Hundreds of fear-stricken Kashmiri Pandits left the Valley for Hindu-majority Jammu district on Friday even as the Centre turned down their demand of relocation. Amid this, a prominent Pandits’ body, the Kashmiri Pandit Sangharsh Samiti (KPSS), in an open letter to the J&K Chief Justice, sought his intervention to allow frightened Pandits to leave the Valley.
A majority of the 250 Pandit employees living in rented accommodations in Mattan area hired vehicles before sunrise and moved to Jammu district, which is around 290 km away from the Kashmir Valley.
“There is back-to-back killings in the Valley. The killings of a schoolteacher and a bank manager have shattered our faith in the security system. Our only demand is to relocate the employees outside Kashmir till the situation improves. Posting employees to district headquarters won’t help or protect them,” said a protesting Pandit in south Kashmir’s Mattan camp.
The Jagti camp in Jammu, which was set up in the 1990s, received 120 Pandit families from north Kashmir’s Baramulla and Kupwara districts in the past 24 hours.
“The killing of Pandits has not stopped since 1990. In the 1990s, we knew where there was a greater degree of threat to life. This time we are not sure which place is safe,” Sunil, a Pandit employee, said.
One unofficial estimate suggested that over 300 Pandits had reached Jammu in the past two days. However, the government has neither confirmed nor denied the reports of mass migration of Pandits from the Valley.
Meanwhile, Sanjay K. Tickoo, president of the Kashmiri Pandit Sangharsh Samiti, a body of Kashmiri Pandits who did not leave the Valley in the 1990s, has written a letter to the J&K Chief Justice. “Every member of the religious minority is under direct threat from the terrorists operating in Kashmir Valley. The Union Territory and the Central administration have failed to secure their lives. The Kashmiri Pandits and Hindus want to leave Kashmir Valley but the government is not allowing them to leave. Some blue-eyed persons who have access to the power corridors managed the posting of their kith and kin outside the Kashmir Valley,” Mr. Tickoo said in the letter.
He said it was a clear violation of the right to life, which is guaranteed under Article 21 of the Constitution of India, that on the one hand, the administration failed to protect their lives and on the other hand, it does not let them leave the Kashmir Valley so that they can protect their lives.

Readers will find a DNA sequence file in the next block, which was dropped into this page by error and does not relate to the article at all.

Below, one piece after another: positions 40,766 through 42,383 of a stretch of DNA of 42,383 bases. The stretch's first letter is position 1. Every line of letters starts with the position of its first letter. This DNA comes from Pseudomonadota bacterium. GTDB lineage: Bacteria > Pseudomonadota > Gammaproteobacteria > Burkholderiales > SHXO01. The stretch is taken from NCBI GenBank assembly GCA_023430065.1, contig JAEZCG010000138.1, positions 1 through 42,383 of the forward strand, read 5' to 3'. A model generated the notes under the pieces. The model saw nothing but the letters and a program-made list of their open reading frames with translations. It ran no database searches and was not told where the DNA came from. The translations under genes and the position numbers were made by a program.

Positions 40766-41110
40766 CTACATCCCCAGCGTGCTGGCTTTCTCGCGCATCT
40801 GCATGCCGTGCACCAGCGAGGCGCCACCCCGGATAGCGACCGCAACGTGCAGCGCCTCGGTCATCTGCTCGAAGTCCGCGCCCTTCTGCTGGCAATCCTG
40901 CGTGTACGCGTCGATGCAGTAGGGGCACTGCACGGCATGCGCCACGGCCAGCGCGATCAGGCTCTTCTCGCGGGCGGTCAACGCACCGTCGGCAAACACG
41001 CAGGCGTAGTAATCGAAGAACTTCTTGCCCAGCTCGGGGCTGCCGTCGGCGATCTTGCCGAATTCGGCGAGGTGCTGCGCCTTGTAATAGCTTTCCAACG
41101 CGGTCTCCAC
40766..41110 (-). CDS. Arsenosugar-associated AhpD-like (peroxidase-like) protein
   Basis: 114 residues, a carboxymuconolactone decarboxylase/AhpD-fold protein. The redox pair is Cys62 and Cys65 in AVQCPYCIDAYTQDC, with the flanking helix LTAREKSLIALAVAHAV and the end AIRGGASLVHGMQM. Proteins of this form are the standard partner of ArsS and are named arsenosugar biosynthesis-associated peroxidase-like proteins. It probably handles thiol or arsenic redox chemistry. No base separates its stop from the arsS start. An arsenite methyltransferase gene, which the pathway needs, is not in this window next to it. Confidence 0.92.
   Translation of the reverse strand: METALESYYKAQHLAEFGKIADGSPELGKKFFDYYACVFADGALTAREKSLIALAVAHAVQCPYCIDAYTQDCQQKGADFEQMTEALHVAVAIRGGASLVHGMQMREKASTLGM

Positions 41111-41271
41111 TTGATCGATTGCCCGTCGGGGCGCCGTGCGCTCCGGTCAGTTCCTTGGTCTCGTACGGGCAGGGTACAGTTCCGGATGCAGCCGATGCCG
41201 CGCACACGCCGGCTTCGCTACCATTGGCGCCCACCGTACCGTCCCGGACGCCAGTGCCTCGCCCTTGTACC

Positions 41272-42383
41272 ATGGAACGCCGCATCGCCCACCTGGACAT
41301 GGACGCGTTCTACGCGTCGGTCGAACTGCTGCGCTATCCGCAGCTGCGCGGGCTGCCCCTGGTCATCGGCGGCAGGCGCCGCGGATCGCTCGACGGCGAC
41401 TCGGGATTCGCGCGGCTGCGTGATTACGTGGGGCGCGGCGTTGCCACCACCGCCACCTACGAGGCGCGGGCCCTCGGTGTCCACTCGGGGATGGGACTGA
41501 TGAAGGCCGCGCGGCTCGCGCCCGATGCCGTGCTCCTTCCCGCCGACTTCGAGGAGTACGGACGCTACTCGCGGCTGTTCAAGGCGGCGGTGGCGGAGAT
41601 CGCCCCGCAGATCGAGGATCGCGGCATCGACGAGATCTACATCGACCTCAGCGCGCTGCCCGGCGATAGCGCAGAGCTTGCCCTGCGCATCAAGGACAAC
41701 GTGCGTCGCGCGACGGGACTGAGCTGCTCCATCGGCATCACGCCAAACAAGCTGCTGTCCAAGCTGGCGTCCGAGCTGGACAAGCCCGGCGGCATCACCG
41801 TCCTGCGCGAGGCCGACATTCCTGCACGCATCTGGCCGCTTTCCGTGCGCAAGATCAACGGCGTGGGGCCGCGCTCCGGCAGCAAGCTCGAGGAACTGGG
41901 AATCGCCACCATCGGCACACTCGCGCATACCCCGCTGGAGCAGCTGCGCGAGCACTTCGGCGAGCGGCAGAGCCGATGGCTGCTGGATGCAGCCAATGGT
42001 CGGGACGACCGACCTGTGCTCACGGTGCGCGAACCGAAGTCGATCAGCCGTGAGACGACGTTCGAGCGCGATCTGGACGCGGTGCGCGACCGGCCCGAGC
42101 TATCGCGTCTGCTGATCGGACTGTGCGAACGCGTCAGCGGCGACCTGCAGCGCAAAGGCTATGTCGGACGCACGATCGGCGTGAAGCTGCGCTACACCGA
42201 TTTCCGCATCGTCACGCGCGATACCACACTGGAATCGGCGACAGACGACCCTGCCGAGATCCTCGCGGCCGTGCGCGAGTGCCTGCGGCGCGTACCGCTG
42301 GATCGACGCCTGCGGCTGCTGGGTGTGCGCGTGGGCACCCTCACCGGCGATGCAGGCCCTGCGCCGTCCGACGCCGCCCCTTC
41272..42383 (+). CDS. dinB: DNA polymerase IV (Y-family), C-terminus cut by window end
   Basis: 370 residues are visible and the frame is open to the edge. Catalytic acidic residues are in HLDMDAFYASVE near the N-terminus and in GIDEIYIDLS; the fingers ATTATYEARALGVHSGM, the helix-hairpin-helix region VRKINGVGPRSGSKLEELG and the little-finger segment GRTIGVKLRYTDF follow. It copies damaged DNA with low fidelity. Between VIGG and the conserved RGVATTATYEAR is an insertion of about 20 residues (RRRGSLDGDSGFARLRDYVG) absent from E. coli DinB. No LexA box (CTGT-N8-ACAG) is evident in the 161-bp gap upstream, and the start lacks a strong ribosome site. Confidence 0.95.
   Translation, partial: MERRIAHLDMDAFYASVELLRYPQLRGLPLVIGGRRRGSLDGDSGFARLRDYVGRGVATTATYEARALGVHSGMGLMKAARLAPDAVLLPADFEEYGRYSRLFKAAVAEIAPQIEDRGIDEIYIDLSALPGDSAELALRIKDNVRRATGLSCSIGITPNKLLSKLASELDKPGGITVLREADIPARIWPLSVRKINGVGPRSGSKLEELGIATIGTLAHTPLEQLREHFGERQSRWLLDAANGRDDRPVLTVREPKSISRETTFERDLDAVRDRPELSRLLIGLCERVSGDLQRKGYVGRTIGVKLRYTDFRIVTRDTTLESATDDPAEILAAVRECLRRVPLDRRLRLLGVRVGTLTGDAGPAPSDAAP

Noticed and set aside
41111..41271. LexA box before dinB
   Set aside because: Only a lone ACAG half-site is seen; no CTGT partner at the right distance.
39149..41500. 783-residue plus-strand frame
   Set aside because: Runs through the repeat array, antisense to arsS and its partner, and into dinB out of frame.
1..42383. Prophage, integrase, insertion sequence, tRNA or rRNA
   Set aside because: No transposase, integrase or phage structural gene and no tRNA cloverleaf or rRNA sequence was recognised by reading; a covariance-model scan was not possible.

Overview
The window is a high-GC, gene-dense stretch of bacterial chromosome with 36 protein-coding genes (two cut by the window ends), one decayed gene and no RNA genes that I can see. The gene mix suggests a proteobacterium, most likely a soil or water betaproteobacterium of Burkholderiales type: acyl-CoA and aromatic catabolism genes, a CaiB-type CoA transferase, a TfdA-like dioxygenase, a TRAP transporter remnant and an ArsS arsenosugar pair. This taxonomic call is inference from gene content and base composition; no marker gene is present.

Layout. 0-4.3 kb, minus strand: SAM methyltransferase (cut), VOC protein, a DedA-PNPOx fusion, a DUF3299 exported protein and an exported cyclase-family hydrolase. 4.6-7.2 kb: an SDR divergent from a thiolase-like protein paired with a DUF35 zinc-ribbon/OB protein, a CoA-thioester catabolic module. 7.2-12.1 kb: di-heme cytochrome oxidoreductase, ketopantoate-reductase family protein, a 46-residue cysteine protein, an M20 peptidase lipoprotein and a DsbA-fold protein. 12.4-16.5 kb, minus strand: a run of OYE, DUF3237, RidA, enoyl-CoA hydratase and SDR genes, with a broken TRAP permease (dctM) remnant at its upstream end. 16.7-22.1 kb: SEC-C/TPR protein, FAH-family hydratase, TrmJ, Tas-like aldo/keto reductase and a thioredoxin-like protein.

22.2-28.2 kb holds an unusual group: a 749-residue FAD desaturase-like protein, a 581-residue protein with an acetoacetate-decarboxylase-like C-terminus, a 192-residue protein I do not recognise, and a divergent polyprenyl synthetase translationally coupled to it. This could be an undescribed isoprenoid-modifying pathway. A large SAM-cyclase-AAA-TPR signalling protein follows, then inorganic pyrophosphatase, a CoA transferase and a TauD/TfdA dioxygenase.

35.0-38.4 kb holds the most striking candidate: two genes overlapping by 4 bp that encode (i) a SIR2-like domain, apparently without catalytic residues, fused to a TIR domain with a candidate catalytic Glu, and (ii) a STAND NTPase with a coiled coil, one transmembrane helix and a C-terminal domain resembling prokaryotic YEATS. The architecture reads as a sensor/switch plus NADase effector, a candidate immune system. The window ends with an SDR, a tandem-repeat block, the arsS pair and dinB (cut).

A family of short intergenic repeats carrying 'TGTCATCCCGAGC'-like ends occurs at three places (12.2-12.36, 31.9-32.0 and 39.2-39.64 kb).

“My plea should be accepted as a public interest litigation as the lives of the religious minorities are at stake due to the unethical and callous approach from the UT and the Central administration. The UT and the Central government should be directed to move or relocate religious minorities living in Kashmir Valley,” Mr. Tickoo said.
He demanded an investigation into all the targeted killings in the past eight months in Kashmir. “All the officers and officials whose involvement or lapse is proved in the preliminary allegations should be suspended without any further delay. A Special Investigation Team (SIT) should be constituted to submit its report within a stipulated time and it should be monitored by the High Court,” he added.
An imam, during the Friday sermon in Anantnag’s Jamia Masjid, condemned the killings of members of the minority community. He appealed to the members of the majority to denounce the targeted attacks and offer protection to the minority community.
The Kashmir Chamber of Commerce and Industry (KCC&I), a prominent body of local businessmen, has termed the bloodshed of innocent civilians “unacceptable and against humanity”. “It goes against the basic spirit and concept of Kashmiriyat. The office-bearers of Kashmir’s largest trade body are deeply shocked and distressed at the killing spree over the past few weeks. This has dented the image of Kashmir again and is against its cultural ethos,” a KCCI spokesman said.